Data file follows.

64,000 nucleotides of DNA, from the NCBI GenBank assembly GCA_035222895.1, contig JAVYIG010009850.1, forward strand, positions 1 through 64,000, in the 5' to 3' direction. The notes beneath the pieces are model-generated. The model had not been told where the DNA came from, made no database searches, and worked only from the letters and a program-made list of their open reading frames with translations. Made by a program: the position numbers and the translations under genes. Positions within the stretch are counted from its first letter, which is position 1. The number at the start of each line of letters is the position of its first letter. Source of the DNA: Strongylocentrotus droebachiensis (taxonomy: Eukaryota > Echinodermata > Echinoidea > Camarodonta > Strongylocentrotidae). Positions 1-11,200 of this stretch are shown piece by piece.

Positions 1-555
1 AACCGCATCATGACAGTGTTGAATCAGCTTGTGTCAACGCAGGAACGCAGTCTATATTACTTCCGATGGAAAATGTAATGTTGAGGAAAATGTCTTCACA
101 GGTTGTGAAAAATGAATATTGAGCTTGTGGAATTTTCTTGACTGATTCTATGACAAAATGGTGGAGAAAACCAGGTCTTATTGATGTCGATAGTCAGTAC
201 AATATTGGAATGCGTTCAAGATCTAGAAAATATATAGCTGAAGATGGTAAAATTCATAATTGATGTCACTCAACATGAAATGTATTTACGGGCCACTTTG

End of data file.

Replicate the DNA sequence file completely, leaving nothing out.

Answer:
64,000 nucleotides of DNA, from the NCBI GenBank assembly GCA_035222895.1, contig JAVYIG010009850.1, forward strand, positions 1 through 64,000, in the 5' to 3' direction. The notes beneath the pieces are model-generated. The model had not been told where the DNA came from, made no database searches, and worked only from the letters and a program-made list of their open reading frames with translations. Made by a program: the position numbers and the translations under genes. Positions within the stretch are counted from its first letter, which is position 1. The number at the start of each line of letters is the position of its first letter. Source of the DNA: Strongylocentrotus droebachiensis (taxonomy: Eukaryota > Echinodermata > Echinoidea > Camarodonta > Strongylocentrotidae). Positions 1-11,200 of this stretch are shown piece by piece.

Positions 1-555
1 AACCGCATCATGACAGTGTTGAATCAGCTTGTGTCAACGCAGGAACGCAGTCTATATTACTTCCGATGGAAAATGTAATGTTGAGGAAAATGTCTTCACA
101 GGTTGTGAAAAATGAATATTGAGCTTGTGGAATTTTCTTGACTGATTCTATGACAAAATGGTGGAGAAAACCAGGTCTTATTGATGTCGATAGTCAGTAC
201 AATATTGGAATGCGTTCAAGATCTAGAAAATATATAGCTGAAGATGGTAAAATTCATAATTGATGTCACTCAACATGAAATGTATTTACGGGCCACTTTG